Conformal coatings’ functional value stems from their ability to safeguard printed circuit boards (PCBs) and similar electronics from external threats to their performance. Composed of acrylic, epoxy, silicone and urethane polymer resin, coatings also provide layers of insulative protection. These liquid coatings are applied to PCBs by wet methods, primarily by brush, dipping (component immersion) or automated/manual spraying.
Brush Application for Liquid Conformal Coatings
The brush technique is the simplest and least expensive. As the name implies, the selected wet coating is manually applied onto the PCB with a brush, on a piece-by-piece basis. Working this way – in small production batches for uncomplicated projects – brushing offers coating specialists a comparatively easy method of conformal application, with the additional advantage of cost-effectiveness.
The various liquid materials have diverse levels of viscosity; higher viscosity materials are more difficult to successfully brush onto substrates. The coating should not be applied like paint but streamed onto the PCB surface via the brush; painting-like application encourages over-coating and viscosity. UV lighting can significantly improve brushed applications. Acrylic most readily adapts to brush procedures.
Coating quality is variable with brushing, due to often exceptional disparities in operator’s skill and performance. Coating reliability depends on uniform coating thickness, essential to limiting development of defects. For instance, bubbles -- air-pockets trapped under applied conformal film that void the coating layer -- are a significant cause of coating failure, identified only later, during conformal coating inspection. A common error of amateur brush application is coating layers too thick or viscous, generating air-pockets unable to be released before they settle out.
Material selection when using wet coatings relies largely on the type of PCB being coated and its function; application results depend upon selection of the coating method most suitable to the film material and PCB-operation. A slow process, employed mostly for low-volume coating assignments and repair, brushing
- is poorly-matched for high volume assignments, or
- any intended for microelectricalmechanical systems (MEMS)/nano-technologies, which
- require micron-level clearances and coating-coverage.
In MEMS/nano assignments, brushing overloads the coating application, leading to poor performance and potential device failure, if the device works at all.
Thus, the relative ease of brush application can be misleading; the tendency toward poor film application is common with the brush technique, producing uneven and non-conformal coats. This major disadvantages can occur regardless of the operator’s skill-level or professional experience.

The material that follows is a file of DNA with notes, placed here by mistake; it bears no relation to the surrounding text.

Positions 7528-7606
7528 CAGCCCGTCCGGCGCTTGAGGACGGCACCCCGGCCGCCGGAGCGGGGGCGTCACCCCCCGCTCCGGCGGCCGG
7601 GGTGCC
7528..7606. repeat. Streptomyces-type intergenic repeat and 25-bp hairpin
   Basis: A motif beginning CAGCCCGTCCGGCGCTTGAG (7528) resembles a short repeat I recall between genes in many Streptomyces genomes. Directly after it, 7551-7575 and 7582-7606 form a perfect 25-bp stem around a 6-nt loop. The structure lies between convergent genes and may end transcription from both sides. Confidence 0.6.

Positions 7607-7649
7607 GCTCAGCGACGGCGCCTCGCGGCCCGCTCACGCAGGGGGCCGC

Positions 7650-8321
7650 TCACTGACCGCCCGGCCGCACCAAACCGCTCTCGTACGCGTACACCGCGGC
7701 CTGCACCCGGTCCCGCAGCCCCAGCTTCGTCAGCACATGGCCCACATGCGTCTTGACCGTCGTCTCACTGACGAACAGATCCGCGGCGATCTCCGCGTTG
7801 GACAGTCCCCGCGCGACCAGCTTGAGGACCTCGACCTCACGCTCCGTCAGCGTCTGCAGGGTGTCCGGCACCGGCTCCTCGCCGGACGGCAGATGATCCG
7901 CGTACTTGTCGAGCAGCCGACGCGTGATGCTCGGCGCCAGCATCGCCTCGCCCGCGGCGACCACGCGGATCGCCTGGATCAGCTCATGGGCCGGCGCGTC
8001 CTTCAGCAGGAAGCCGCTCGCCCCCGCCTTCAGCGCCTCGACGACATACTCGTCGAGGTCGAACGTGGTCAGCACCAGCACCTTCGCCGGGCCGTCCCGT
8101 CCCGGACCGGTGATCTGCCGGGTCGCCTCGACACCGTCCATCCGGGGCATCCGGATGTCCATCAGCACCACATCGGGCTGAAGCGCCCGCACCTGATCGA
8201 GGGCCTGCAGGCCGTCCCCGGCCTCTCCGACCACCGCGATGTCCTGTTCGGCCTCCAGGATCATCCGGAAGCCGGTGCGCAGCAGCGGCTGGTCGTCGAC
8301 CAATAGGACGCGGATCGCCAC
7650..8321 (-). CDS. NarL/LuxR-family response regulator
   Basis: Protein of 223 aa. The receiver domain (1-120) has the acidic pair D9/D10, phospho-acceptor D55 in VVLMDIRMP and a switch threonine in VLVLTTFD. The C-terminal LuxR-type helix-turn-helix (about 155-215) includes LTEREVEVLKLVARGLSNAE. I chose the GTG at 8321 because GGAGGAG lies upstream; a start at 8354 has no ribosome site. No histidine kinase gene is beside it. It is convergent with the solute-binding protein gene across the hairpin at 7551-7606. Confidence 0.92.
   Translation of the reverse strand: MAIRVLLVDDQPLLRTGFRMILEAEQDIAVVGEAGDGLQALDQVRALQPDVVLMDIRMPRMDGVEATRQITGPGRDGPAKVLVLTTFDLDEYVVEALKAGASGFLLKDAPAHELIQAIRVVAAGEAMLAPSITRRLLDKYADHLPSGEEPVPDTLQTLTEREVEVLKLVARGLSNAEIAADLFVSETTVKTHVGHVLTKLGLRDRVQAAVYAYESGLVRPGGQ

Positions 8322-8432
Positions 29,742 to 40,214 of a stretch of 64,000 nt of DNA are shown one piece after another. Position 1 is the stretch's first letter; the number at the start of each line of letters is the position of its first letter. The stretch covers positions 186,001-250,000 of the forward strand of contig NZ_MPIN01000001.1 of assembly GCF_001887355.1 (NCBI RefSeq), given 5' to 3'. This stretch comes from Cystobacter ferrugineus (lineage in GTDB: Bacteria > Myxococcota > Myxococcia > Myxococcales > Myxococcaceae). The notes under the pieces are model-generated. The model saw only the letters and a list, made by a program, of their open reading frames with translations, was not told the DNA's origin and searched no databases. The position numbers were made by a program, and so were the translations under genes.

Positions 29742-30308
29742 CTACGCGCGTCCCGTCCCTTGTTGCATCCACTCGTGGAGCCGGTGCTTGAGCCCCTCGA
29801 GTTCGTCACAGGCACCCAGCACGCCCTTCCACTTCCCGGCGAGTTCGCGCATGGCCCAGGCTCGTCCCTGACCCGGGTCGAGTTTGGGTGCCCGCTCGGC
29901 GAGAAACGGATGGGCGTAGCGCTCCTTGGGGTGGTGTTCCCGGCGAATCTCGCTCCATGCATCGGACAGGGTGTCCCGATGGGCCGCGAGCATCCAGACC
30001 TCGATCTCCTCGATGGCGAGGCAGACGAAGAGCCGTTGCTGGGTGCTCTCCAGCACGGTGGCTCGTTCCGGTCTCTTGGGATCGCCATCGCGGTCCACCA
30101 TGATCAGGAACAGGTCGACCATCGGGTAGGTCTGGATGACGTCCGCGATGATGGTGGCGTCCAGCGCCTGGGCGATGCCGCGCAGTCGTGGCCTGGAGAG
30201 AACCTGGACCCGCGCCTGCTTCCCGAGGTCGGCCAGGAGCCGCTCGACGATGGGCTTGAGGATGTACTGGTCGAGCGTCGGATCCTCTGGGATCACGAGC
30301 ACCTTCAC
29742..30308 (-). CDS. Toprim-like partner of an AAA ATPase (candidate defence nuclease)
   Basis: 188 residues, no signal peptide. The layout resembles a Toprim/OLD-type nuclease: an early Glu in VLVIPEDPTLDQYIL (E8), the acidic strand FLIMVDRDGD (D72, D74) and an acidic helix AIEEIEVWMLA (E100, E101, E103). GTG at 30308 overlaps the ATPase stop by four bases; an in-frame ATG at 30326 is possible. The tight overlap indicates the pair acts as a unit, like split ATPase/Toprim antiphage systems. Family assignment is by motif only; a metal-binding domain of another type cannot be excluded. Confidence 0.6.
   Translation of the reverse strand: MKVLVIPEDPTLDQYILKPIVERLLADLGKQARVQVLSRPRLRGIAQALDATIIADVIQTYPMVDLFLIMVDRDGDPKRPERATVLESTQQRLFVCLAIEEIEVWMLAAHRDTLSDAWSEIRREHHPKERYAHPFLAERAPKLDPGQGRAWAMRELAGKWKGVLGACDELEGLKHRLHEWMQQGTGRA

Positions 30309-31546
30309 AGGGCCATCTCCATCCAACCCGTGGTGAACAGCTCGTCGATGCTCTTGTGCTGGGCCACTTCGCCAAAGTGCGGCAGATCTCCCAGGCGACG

Except in cases of repair, brushing is not recommended for those PCBs whose surface topographies are complex or irregular. Brushed coating is seldom evenly applied across these surface regions of the PCB.
· Coats that are too-thick are prone to cracking, especially during thermal cycling, exposing the PCB’s inner components; external agents (chemicals, dust, moisture, oil, etc.) can completely disable the PCB or otherwise interfere with appropriate performance.
· Coating applied too-thin results in inadequate protection, similarly leaving the board vulnerable to external infiltration.
· Irregular surface-leveling during curing can develop from uneven brushing.
· Brushing allows only one side of a PCB to be coated at a time, slowing production.
In all cases, coating-thickness must adhere to assignment’s specifications, assuring applied film achieves optimal protective/insulative function; unacceptable coating performance results from inaccurate thickness, including moisture-entry into the PCB and delamination.
Brushing’s advantages include low cost, relatively simple and fast production-processing, requiring limited control in most cases. Brushing is very reliable for low volume jobs and rework. However, process quality control is limited, even in the case of expert operators. Variation of application-performance between operators is high; errors are common. Slow application speed for larger target areas is another disadvantage.
Although brushed application of conformal coating retains a range of very specific uses for low-batch assignments and repairs, other application methods – dipping, spraying – work better for larger-scale production-runs. The brush method is simple and very reliable for finishing and reworking PCBs following de-masking. If PCB surface topography is complex or the board is large, enhanced operator-skill is necessary for successful brush application of conformal coating.
To learn more about conformal coatings, download our whitepaper now: